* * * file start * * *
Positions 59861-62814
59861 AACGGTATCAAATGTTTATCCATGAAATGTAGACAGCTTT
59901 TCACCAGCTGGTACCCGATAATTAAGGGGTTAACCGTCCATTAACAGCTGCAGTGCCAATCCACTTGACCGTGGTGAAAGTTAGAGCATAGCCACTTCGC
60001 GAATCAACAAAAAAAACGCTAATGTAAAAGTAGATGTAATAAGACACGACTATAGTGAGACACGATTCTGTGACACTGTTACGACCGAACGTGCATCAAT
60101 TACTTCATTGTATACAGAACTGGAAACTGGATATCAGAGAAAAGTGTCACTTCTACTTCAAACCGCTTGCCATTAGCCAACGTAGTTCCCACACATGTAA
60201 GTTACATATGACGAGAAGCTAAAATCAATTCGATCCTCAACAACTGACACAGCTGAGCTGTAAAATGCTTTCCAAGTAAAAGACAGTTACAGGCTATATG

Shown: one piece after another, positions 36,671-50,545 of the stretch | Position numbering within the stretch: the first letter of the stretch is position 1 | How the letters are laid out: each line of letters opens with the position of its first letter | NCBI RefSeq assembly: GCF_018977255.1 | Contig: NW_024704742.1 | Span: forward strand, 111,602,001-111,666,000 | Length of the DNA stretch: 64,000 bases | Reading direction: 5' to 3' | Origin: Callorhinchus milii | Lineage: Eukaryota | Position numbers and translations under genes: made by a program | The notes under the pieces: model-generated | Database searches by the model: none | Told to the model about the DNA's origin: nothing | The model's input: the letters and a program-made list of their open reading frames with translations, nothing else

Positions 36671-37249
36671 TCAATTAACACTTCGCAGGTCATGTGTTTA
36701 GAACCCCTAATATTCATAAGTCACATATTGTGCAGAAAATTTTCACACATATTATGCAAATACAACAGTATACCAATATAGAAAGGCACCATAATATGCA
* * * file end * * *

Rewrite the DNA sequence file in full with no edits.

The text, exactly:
Positions 59861-62814
59861 AACGGTATCAAATGTTTATCCATGAAATGTAGACAGCTTT
59901 TCACCAGCTGGTACCCGATAATTAAGGGGTTAACCGTCCATTAACAGCTGCAGTGCCAATCCACTTGACCGTGGTGAAAGTTAGAGCATAGCCACTTCGC
60001 GAATCAACAAAAAAAACGCTAATGTAAAAGTAGATGTAATAAGACACGACTATAGTGAGACACGATTCTGTGACACTGTTACGACCGAACGTGCATCAAT
60101 TACTTCATTGTATACAGAACTGGAAACTGGATATCAGAGAAAAGTGTCACTTCTACTTCAAACCGCTTGCCATTAGCCAACGTAGTTCCCACACATGTAA
60201 GTTACATATGACGAGAAGCTAAAATCAATTCGATCCTCAACAACTGACACAGCTGAGCTGTAAAATGCTTTCCAAGTAAAAGACAGTTACAGGCTATATG

Shown: one piece after another, positions 36,671-50,545 of the stretch | Position numbering within the stretch: the first letter of the stretch is position 1 | How the letters are laid out: each line of letters opens with the position of its first letter | NCBI RefSeq assembly: GCF_018977255.1 | Contig: NW_024704742.1 | Span: forward strand, 111,602,001-111,666,000 | Length of the DNA stretch: 64,000 bases | Reading direction: 5' to 3' | Origin: Callorhinchus milii | Lineage: Eukaryota | Position numbers and translations under genes: made by a program | The notes under the pieces: model-generated | Database searches by the model: none | Told to the model about the DNA's origin: nothing | The model's input: the letters and a program-made list of their open reading frames with translations, nothing else

Positions 36671-37249
36671 TCAATTAACACTTCGCAGGTCATGTGTTTA
36701 GAACCCCTAATATTCATAAGTCACATATTGTGCAGAAAATTTTCACACATATTATGCAAATACAACAGTATACCAATATAGAAAGGCACCATAATATGCA